1Out of IPv4 Addresses
On Feb. 3, 2011, the central pool of available IPv4 addresses managed by the Internet Assigned Numbers Authority (IANA) was depleted when each Regional Internet Registry (RIR) received its last IPv4 addresses. The five RIRs (AfriNIC, APNIC, ARIN, LACNIC and the RIPE NCC) will continue to allocate IPv4 address space to their members in accordance with their community-based regional policies until their pools of available IPv4 addresses are depleted. It is difficult to predict when the RIRs will run out of IPv4 addresses.
What’s IPv4? IPv4 stands for Internet Protocol version 4. It is the underlying technology that makes it possible for users to connect their devices to the Web. When a device accesses the Internet (whether it’s a PC, Mac, smartphone or other device), it’s assigned a unique, numerical IP address.Â To send data from one computer to another, a data packet must be transferred across the network containing the IP addresses of both devices. Without IP addresses, computers would not be able to communicate and send data to each other.
4Why Move to Ipv6
The key difference between IPv4 and IPv6 is that IPv6 has significantly more address space. While the addresses look different, users won’t be aware of any difference. A typical IPv6 address has eight groups of four letters and numbers separated by colons, so it looks like this: 2001:db8:1f70:999:de8:7648:6e8. The expanded addressing capacity of IPv6 will enable the trillions of new Internet addresses needed to support connectivity for a huge range of smart devices, including phones, household appliances and vehicles.Â IPv6 also offers enhanced quality of service, which is needed for new applications such as IP telephony, video/audio, interactive games or e-commerce.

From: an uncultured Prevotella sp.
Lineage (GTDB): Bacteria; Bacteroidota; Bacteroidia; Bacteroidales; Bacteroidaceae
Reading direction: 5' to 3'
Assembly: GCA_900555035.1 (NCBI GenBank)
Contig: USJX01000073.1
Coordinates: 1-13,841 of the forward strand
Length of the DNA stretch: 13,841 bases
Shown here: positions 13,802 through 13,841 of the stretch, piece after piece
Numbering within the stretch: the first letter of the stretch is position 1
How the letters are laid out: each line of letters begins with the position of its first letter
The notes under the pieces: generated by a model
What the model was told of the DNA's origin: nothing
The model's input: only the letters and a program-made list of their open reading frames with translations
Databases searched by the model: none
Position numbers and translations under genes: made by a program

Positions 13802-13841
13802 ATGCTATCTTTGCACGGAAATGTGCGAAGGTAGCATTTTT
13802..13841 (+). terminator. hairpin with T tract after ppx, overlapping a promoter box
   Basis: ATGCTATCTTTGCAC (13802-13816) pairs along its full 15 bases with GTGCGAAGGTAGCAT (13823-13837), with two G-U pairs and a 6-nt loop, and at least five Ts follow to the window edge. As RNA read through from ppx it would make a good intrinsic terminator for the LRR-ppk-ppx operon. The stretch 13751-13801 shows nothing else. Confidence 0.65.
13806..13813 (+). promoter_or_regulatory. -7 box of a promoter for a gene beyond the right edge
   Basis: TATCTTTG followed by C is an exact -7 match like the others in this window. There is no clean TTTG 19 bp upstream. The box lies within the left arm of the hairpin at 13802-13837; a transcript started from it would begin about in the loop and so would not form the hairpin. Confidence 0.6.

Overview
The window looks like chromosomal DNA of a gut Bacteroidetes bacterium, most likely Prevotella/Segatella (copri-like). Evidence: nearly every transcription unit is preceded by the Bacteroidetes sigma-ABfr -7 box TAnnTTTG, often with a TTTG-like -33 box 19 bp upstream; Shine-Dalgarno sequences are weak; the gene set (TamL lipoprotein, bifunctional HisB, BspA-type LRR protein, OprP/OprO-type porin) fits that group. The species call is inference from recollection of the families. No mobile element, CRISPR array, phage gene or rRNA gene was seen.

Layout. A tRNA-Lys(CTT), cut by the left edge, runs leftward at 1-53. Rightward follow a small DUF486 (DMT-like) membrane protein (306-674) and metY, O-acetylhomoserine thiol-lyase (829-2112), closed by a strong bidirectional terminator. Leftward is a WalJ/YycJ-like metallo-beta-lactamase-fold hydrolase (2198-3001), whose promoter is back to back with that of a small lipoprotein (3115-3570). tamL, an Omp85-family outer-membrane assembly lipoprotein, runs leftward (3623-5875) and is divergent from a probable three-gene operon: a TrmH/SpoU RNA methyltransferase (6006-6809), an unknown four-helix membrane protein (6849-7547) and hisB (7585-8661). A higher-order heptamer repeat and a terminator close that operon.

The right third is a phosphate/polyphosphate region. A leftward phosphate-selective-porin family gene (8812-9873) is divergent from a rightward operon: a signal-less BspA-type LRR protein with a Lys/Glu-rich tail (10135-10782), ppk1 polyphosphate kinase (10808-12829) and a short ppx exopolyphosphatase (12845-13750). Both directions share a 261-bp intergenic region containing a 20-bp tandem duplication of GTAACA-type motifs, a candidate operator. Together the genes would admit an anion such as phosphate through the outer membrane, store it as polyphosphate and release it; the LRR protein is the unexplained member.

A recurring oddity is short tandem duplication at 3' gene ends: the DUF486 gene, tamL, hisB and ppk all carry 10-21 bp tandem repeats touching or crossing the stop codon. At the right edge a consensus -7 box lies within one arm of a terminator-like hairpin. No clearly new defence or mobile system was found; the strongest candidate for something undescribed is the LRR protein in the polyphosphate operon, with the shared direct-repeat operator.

The cost and complexity associated with keeping track of and managing remaining IPv4 address space efficiently would increase. For network operators and other entities that rely on Internet numbering allocations, it would become increasingly difficult and expensive (and eventually prohibitively so) to obtain new IPv4 address space to grow their networks.
The transition to IPv6 will require an industry-wide collaboration of ISPs, Web companies, hardware makers and OS vendors. They all need to ensure products and services are ready for the transition. ISPs need to make IPv6 connectivity available to their users, Web companies need to offer their sites and applications over IPv6, and OS vendors may need to implement specific software updates. In addition, backbone providers may need to establish IPv6 peering with each other. Hardware and home gateway manufacturers may need to update firmware.
There is no specific date when everything needs to be upgraded to IPv6 (although some organizations, including governments, have already identified target dates for their own IPv6 implementation). IPv6 and its transition mechanisms have been designed for a long period of co-existence with IPv4, and IPv4-only systems and applications are expected to survive for many years. However, IPv6-only systems will eventually hit the market, and many users are likely to be in emerging business markets and developing countries.
13Running Out of IPv6 Addresses
The core IPv6 specifications increasingly are becoming available as a standard part of product and service offerings. However, not all products are fully IPv6-capable right now, and some significant upgrade gaps remain, especially in low-end consumer equipment. Similarly, while many software applications and operating systems (especially in open-source code) have already been updated for IPv6, not all products (including some from major vendors) are fully IPv6-ready.
IPv6 traffic today remains small in comparison to IPv4. As more network operators deploy IPv6 and continue to exchange information about experience and best practices through established operators groups, the Internet Engineering Task Force (IETF) and other forums, the level of community knowledge will grow.